Tuesday, 17 June 2014

What did a Seventeenth Century Anglican think of intersex and trans?

I came across an astonishing aside in a seventeenth century sermon recently. The author casually mentions intersex individuals, including one specific example of someone who has changed both gender and the sex of their marital partner.

He doesn't mention them to condemn them, but merely to underline a rhetorical point. There is not a hint of a suggestion that this is a problem - unusual, yes, but within the normal range of unusual events. Intersex, he says, happens 'pretty often', and is God-given.

The author - John Wallis DD - is speaking about the Athanasian creed, and specifically about the possibility of a virgin birth. He says that it is no less likely than the raising of Lazarus and other miracles.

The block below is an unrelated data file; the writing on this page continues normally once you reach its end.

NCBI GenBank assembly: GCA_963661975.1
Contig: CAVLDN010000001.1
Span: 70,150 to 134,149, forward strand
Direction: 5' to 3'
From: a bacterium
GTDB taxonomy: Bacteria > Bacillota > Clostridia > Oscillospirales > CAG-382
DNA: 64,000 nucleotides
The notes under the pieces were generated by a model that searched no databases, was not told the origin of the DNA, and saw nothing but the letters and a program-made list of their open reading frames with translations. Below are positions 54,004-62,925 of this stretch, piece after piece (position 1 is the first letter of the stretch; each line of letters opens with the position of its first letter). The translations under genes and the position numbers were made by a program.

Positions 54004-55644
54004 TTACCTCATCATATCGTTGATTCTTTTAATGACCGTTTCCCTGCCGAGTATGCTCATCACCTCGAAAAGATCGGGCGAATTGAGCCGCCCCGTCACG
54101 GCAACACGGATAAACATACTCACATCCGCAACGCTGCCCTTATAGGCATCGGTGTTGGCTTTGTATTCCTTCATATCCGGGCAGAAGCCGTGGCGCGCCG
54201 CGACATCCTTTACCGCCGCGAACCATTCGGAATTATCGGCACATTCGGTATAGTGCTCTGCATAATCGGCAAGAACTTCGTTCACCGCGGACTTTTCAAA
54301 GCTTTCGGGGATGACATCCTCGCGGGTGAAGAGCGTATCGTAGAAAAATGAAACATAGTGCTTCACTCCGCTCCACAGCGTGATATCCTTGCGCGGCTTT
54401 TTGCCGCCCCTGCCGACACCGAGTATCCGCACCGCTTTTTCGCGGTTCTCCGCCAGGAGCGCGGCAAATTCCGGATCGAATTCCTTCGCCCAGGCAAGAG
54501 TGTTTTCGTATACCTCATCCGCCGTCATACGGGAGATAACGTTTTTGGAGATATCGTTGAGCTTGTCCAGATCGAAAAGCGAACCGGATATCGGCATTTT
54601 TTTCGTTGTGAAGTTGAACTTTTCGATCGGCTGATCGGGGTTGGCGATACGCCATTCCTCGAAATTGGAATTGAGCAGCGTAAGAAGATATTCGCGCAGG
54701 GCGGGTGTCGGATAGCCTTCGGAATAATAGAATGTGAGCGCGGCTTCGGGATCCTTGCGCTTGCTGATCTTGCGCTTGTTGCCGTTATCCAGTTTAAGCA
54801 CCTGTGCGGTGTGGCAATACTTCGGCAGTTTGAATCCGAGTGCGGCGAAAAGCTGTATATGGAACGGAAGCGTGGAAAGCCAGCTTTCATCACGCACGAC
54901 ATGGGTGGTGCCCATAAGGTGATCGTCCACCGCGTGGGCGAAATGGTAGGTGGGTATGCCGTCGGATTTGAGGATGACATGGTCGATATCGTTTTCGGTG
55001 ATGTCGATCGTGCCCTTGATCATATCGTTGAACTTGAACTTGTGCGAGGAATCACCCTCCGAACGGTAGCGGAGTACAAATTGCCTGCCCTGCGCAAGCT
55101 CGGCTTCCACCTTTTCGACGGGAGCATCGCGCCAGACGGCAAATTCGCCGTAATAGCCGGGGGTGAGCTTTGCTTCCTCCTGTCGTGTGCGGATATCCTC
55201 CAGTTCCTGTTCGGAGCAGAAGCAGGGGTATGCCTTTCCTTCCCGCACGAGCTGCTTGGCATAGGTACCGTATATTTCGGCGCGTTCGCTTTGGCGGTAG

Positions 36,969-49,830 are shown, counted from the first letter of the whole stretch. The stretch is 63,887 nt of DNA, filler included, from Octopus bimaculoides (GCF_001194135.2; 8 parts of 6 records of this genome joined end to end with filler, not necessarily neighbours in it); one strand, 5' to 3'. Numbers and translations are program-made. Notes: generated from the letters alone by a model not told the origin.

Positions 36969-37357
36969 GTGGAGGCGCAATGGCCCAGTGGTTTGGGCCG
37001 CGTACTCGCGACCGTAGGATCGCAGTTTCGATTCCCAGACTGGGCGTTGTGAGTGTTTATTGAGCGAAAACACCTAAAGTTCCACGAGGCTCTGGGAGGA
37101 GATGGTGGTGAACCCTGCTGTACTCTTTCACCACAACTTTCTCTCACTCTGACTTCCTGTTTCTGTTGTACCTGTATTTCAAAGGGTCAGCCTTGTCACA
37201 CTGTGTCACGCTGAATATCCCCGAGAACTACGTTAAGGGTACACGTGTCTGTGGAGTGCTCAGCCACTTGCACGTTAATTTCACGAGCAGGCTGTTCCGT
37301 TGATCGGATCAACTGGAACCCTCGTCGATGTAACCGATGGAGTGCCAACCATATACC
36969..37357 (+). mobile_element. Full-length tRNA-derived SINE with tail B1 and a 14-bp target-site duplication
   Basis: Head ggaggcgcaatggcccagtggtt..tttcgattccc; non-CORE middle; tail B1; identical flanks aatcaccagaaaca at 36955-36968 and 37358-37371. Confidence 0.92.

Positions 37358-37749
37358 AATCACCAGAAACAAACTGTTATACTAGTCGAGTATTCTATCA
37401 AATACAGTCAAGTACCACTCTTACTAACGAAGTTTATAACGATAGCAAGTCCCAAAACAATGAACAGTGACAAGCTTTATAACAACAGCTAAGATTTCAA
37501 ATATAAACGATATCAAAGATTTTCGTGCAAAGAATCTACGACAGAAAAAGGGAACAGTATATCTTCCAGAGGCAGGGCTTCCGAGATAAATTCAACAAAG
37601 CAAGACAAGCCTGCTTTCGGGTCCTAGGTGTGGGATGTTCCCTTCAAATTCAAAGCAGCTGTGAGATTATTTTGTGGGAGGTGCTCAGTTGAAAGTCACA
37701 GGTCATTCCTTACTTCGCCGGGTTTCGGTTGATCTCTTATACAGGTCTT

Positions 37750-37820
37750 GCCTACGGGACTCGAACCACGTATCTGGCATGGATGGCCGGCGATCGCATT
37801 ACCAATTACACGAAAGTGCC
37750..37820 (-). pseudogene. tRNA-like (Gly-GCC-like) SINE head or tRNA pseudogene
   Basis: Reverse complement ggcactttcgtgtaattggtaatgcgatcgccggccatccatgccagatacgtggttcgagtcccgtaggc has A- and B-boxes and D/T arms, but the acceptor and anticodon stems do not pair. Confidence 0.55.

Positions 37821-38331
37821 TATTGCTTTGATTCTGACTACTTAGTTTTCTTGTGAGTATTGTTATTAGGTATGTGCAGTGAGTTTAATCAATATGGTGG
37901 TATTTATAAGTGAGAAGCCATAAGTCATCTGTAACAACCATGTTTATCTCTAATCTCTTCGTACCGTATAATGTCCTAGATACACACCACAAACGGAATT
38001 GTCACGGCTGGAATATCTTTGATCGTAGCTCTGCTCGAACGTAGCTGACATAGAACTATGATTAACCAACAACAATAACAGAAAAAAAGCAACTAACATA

Then he goes on:
"I was about to say (and it is not much amiss if I do) it is not much more than what (pretty often) happens amongst men, when God gives both sexes to the same person (such there are, and have been; and I think there is one yet living, who was first as a Woman married to a Man, and is since as a Man married to a Woman;) and what hinders them, but that God, if he please, may mingle the Effects of both these Sexes in the same Body? A little alteration in the structure of the vessels would do it."

Maybe this should go into the Pilling report as some theological background?

(Reference: 'An Explication and Vindication of the Athanasian Creed', by John Wallis DD, London, 1691. In Durham University library special collections, PG.Routh.36.B.16)